1. Semantic thread URLs with slugs. “res/” will be renamed to “thread/”, and subject/comment snippets will be appended after the thread ID as a slug. For example, “http(s)://boards.4chan.org/g/res/41321419” would become “http(s)://boards.4chan.org/g/thread/41321419/daily-programming-thread”. This will be included in the JSON as the “semantic_url” attribute in the OP container.
  2. Less redundant file URLs. The “src/” and “thumb/” directories will be removed from images/thumbs.4chan.org and i/t.4cdn.org. Files will live at the board root on those subdomains.
  3. Pages renumbered. The board index will now start from “Page 1” instead of “Page 0”.

The 4chan API documentation will be updated shortly before the changes go live.

Update: To clarify, links that omit the slug and contain just the thread ID will continue to work as before, and slugs will only be in the URL bar and not post (»123) links. This change shouldn’t affect you unless you constantly copy and paste URLs, or stare at your URL bar all day.

—moot

Goodbye to some old friends

Yesterday we welcomed two old features back to the site—the 4chan Blog and Blotter—but today we’ll also say goodbye to a few.

Over the past 10 years, 4chan has accumulated many features and side-projects, but since the team has rarely consisted of more than myself, a single volunteer developer, and a handful of volunteer moderators, many have been neglected. Specifically the discussion boards (dis.4chan.org) and Fileshares board (rs.4chan.org).

Rather than continue to neglect these side-projects, we’ve decided to retire them so that we can focus our time and energy into maintaining and improving the core of the site—4chan’s image boards.

The discussion boards will continue to live on in a read-only state, while the Fileshares board will be shut down. Both will be frozen and de-linked soon.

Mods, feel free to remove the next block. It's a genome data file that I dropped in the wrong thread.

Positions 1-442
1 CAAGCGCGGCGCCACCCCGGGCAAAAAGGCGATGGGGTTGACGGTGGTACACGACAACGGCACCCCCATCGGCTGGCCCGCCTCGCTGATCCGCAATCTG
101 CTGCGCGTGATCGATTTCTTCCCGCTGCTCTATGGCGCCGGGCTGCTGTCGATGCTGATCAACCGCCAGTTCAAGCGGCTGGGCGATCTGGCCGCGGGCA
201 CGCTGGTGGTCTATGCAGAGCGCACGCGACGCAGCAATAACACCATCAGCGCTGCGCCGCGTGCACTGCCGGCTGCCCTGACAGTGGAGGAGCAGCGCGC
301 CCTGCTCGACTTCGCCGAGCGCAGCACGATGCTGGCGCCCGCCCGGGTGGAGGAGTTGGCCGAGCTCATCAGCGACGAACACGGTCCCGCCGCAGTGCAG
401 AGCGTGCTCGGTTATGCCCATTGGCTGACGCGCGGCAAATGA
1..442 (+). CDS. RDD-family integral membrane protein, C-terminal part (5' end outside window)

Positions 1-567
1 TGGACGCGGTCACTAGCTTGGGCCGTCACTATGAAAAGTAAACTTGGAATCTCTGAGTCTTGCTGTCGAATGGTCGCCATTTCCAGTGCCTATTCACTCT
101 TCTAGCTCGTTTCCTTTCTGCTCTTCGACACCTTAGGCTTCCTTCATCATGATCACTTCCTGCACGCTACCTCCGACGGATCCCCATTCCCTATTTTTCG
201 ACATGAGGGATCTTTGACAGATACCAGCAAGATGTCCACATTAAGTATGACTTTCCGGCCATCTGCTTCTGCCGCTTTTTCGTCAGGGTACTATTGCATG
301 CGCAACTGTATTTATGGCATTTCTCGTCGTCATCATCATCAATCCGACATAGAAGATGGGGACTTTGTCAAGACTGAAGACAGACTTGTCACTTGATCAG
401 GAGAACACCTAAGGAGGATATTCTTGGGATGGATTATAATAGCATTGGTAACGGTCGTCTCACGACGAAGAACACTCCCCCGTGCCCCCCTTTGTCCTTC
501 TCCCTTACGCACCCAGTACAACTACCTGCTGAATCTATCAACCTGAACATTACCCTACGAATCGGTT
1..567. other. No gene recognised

For the VIPPERs and “expert programmers” among us this may be a sad day, however we hope to accommodate you with some future image board features. Stay tuned.

—moot

WebM support on 4chan

Today we added support for WebM files on 4chan’s image boards.

While WebM is technically a video file format, it offers many advantages over animated GIFs—namely superior image quality, support for more than 256 colors, and reduced file size. Its main disadvantage is browser compatibility, however 86% of 4chan’s visits come from browsers that include full or partial support for WebM, and plug-ins are available for those that don’t (like Internet Explorer and Safari).

We decided to disallow WebM files with sound for a few reasons, but mainly because it’s our intention to provide the site with better animated images, and not true video support. To that end, we only accept WebM files with one video stream and no audio streams, that are shorter than 120 seconds long, no larger than 2048x2048 pixels, and less than 3 MB in size.

We’re eager to see how 4chan’s users will adopt WebM, and have posted this short guide on encoding them to ease adoption. Many thanks to desuwa for both championing and implementing this feature.

—moot

Reintroducing the 4chan Blog and Blotter

Long-time users will remember the late 4chan DevBlog and Blotter, which were removed almost five years ago due to infrequent use. We had used them to share updates with the community that didn’t require lengthy news posts.

Today I’m pleased to reintroduce both. As someone who hates writing and prefers to publish news posts only when absolutely necessary, I welcome their return. We’ll continue to use the global message (big red text at the top of boards) to communicate important notices, but will use the blog and blotter to share a running tally of smaller updates.

You may not realize it, but we’re constantly working behind the scenes to improve the site—be it feature additions, code tweaks, or improving moderation. It’s our hope to give the community more visibility into those improvements via a changelog of sorts.

So give us a follow or subscribe via RSS, and keep an eye on the blotter.

—moot